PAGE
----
Next week, we’ll be adding more pieces to our initial position and that will make creating a tactical opportunity more difficult. However, it’s really just a matter of adding additional steps or moves to our combination. Think of it as a detour in our road map. Here’s how to look at it: Your starting point is the identification of a tactical opportunity. You see two enemy pieces lined up along a rank, file or diagonal. This is where you start. Your end point is the move that puts the piece you’re going to use to deliver the tactic on the square that deals the death blow. Simple enough right?

The problem is that you cannot do this in a single move. You opponent is going to make a move or two and you’re going to have try and factor in those moves. You are going to have to predict those moves, which is difficult for beginners. In computer programming terms, we don’t know what number the user will enter but we have to have a response prepared. This is where drawing out a road map comes in handy. I suggest trying this out while playing a chess app or even a friend willing to sit through this lengthy process.

Try to think about three logical moves you would make if you were your opponent. In other words, if you are playing White, try to think as if you were playing the Black side of the board. From your diagram’s starting point, draw three forks in the road, one for each move. Look at your first move choice and see of you can then come up with a move that allows you reach your destination, executing the tactic. Do the same for the remaining two move choices. Be aware that this may lead to further forks in your pathway. However, keep moving towards the end point by coming up with solutions that allow you to meet your goal, executing your tactic. Why do this at all?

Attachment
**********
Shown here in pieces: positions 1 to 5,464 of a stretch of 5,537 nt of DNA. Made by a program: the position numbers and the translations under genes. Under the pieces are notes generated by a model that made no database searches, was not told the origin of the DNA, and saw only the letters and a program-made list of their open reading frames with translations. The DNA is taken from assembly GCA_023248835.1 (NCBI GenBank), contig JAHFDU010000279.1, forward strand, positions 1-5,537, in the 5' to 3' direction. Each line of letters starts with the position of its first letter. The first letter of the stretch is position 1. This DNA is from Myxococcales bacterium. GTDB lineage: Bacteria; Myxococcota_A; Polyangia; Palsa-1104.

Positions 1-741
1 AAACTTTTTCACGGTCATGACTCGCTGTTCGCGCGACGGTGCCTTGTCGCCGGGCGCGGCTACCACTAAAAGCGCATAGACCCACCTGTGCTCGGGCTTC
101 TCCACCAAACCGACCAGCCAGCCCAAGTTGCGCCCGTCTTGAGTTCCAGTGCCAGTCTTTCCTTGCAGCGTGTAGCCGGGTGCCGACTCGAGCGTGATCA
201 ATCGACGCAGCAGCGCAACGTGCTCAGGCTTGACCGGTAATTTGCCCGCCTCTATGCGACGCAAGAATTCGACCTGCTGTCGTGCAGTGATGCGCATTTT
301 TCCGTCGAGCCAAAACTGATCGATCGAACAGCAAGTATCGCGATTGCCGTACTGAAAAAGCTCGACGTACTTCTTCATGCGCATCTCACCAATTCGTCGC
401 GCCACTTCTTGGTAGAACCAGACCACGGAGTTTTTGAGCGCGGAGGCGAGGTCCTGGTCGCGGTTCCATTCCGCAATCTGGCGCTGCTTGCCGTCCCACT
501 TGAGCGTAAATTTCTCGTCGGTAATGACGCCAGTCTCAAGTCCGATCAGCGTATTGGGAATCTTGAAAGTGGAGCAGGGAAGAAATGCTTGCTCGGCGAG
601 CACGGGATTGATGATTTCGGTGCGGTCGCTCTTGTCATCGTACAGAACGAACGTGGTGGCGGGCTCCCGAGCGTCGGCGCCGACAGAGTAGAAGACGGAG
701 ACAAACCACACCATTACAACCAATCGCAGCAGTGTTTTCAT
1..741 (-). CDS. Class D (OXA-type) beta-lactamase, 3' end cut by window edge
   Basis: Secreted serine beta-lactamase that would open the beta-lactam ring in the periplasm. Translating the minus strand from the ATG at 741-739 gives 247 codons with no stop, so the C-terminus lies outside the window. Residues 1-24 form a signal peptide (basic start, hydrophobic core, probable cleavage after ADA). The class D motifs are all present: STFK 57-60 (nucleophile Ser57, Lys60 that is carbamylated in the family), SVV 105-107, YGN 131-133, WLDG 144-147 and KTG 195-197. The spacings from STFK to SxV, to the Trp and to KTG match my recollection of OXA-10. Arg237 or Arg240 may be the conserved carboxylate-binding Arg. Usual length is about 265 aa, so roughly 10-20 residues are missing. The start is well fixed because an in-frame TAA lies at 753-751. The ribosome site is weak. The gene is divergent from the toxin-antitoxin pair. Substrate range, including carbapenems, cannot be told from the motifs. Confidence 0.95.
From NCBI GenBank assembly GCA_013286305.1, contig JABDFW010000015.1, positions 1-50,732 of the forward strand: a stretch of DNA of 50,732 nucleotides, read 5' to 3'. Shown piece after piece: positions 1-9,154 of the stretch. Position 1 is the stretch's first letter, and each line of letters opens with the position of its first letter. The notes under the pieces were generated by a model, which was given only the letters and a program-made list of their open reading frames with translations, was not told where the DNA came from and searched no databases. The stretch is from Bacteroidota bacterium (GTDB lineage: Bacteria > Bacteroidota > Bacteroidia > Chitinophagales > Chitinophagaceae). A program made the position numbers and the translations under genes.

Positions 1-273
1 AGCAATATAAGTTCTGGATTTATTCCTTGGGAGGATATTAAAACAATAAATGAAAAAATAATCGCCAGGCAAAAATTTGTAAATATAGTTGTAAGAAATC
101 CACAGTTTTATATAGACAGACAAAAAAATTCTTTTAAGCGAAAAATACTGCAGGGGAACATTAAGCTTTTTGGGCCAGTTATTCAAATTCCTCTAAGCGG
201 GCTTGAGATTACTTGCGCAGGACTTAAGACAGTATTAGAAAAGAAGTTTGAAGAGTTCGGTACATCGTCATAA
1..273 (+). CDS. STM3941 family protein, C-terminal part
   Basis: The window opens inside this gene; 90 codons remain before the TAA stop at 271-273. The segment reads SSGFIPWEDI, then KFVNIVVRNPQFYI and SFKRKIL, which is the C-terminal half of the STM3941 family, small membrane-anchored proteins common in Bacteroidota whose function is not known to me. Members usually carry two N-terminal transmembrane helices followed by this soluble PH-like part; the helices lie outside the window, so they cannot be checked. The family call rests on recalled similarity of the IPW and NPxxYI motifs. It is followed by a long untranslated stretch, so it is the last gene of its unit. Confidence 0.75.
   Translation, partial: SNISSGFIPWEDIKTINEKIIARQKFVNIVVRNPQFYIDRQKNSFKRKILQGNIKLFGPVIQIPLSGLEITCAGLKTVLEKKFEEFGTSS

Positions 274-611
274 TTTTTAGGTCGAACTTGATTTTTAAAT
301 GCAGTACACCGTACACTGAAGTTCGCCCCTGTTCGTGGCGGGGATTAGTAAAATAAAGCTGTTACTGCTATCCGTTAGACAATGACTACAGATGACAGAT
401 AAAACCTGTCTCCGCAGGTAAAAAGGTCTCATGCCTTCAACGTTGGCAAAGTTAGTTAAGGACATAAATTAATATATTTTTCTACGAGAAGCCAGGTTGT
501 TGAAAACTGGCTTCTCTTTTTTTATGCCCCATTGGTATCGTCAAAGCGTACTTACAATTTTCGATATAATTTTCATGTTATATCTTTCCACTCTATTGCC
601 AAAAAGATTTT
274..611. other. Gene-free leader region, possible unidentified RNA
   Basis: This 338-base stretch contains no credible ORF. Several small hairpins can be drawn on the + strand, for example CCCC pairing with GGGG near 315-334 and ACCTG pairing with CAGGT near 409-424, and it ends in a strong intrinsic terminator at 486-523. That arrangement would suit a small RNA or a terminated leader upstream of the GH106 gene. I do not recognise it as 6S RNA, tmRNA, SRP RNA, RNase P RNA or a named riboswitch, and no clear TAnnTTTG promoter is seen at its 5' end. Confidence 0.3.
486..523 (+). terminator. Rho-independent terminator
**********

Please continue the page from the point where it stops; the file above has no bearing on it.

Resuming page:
Beginners tend to think in terms of “my opponent will make this move and I’ll make that move, and that will allow me to use my tactic to win material.” The problem is that the beginner is hoping their opponent will make a really bad move. This is unrealistic. Your opponent is also trying to win the game. I promise you that the more you explore forks in your pathway and the more you come up with possible alternative moves to meet your goal, the better you will become at creating complex combinations. Next week, when we add more pieces to our initial position, we will look at some road maps drawn out to help us meet our goal. For now, just contemplate this idea and see if you can start creating pathways that lead to a successful execution of a pin or skewer. Here’s a game to enjoy until then!

Hugh Patterson

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Hugh Patterson

Author: Hugh Patterson

Prior to teaching chess, Hugh Patterson was a professional guitarist for nearly three decades, playing in a number of well known San Francisco bands including KGB, The Offs, No Alternative, The Swinging Possums and The Watchmen. After recording a number of albums and CDs he retired from music to teach chess. He currently teaches ten chess classes a week through Academic Chess. He also created and runs a chess program for at-risk teenagers incarcerated in juvenile correctional facilities. In addition to writing a weekly column for The Chess Improver, Hugh also writes a weekly blog for the United States Chess League team, The Seattle Sluggers. He teaches chess privately as well, giving instruction to many well known musicians who are only now discovering the joys of chess. Hugh is an Correspondence Chess player with the ICCF (International Correspondence Chess Federation). He studied chemistry in college but has worked in fields ranging from Investment Banking and commodities trading to Plastics design and fabrication. However, Hugh prefers chess to all else (except Mrs. Patterson and his beloved dog and cat). View all posts by Hugh Patterson